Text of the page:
Feyd-Rautha Harkonnen is the youngest of Baron Vladimir Harkonnen’s two nephews and the one he has chosen as his heir—which is also why Feyd-Rautha and Glossu do not share the same surname. Raised on the Harkonnens’ homeworld of Geidi Prime, Feyd-Rautha grew up to be charismatic, calculating, capable, and ruthless in a much different way than his brutal older brother—something that made Feyd-Rautha a favorite of the Baron and secured his position as heir, as well as his leading role in the Baron’s schemes of power.

The other thing that’s important to know about Feyd-Rautha is that he, too, is a product of the centuries-long breeding program that the Bene Gesserit have orchestrated throughout the Empire. The original plan was for the Kwisatz Haderach (the Sisterhood’s prophesied savior) to be born out of the union of the Houses Atreides and Harkonnen, thus also resolving the blood feud between the two—which is why Lady Jessica was supposed to have a daughter.

The Reverend Mother Gaius Helen Mohiam, played by Charlotte Rampling, tests Timothée Chalamet's Paul Atreides in Dune
The fact that Paul was never supposed to exist in the Bene Gesserit plans might explain some of the animosity the Reverend Mother has towards him and his mother (Warner Bros.)

As we learned in Dune: Part One, however, when the Reverend Mother Gaius Helen Mohiam (Charlotte Rampling) visited Lady Jessica (Rebecca Ferguson) on Caladan before the family left for Arrakis, Jessica decided to go against the Bene Gesserit’s schemes and follow Duke Leto’s wish of having a son. Obviously, Feyd-Rautha and Paul are now headed toward an inevitable clash.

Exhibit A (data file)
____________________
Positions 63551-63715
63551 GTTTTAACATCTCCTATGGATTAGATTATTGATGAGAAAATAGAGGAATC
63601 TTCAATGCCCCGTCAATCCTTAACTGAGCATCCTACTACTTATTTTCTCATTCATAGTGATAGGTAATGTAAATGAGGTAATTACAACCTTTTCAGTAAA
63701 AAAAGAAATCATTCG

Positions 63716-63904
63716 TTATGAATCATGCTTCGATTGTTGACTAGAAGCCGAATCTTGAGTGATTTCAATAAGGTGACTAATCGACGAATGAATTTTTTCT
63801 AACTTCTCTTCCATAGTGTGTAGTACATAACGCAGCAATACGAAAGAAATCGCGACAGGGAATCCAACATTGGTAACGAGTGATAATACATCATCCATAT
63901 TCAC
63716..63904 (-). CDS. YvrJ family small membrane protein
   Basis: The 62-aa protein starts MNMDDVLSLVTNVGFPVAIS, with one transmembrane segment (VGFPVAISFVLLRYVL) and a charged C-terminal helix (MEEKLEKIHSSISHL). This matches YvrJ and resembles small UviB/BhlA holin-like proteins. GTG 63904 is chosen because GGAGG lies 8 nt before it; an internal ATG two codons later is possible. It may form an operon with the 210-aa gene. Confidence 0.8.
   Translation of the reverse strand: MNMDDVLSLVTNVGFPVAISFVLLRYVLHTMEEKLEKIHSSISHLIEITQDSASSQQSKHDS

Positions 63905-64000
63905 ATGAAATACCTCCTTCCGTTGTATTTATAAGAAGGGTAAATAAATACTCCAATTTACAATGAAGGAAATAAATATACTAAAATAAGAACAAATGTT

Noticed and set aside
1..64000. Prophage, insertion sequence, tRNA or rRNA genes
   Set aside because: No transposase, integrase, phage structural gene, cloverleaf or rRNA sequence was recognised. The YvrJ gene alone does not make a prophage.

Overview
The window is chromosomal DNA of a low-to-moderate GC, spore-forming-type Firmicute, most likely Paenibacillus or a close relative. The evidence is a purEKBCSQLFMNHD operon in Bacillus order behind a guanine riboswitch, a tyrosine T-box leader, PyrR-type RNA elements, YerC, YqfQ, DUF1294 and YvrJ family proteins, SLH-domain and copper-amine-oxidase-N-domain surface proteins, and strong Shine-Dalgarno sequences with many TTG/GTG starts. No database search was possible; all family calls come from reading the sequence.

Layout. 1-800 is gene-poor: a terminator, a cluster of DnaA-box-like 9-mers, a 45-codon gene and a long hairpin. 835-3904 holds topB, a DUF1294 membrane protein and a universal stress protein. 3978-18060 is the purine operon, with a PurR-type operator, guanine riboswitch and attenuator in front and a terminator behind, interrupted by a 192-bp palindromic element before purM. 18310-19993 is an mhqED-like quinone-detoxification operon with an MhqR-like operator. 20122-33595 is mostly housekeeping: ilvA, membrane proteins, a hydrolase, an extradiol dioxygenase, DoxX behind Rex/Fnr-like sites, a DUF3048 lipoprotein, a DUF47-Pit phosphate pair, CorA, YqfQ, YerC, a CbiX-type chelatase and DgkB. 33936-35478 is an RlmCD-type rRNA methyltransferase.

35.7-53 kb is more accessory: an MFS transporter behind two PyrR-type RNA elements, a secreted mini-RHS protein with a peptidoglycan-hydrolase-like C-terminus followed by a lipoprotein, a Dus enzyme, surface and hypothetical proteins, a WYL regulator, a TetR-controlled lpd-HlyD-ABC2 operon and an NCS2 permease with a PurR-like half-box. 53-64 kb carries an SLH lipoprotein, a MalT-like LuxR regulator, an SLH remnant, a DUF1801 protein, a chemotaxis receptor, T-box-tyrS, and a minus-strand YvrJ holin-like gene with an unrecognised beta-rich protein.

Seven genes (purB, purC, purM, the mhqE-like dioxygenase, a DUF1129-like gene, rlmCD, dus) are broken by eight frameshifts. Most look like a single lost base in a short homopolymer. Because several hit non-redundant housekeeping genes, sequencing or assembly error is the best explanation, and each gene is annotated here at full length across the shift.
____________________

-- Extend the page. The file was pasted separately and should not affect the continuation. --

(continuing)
What will happen to Feyd-Rautha in Dune: Part Two?

There’s so much I’d like to say about Feyd-Rautha’s portrayal in Dune: Part Two, but there’s no talking about it without spoiling much of the experience of seeing him in action on the big screen. So if you still haven’t seen Dune: Part Two and would like to go into it with as little spoilers as possible—even though it’s all the Internet is talking about—then I suggest you stop reading now.

When your villain’s introduction is a brutal gladiator fight in a monumental arena where he happily slaughters three men in what is his birthday present for his coming of age, you know you’re in for something good. Add to that the fact that Feyd-Rautha laughs out loud when he’s moments from death, has a posse of cannibal girls he carries around the galaxy with him, and kisses his uncle on the mouth—truly the stuff that makes for great villains that you just know are going to become the Internet’s problematic faves real fast.

Honestly, all there is to know about him is summed up in what Florence Pugh’s Princess Irulan replies when the Revered Mother tells her Feyd-Rautha is the sisterhood’s contingency plan now Paul Atreides can no longer be controlled. “Feyd-Rautha? He’s psychotic”. He certainly is and we love him for it.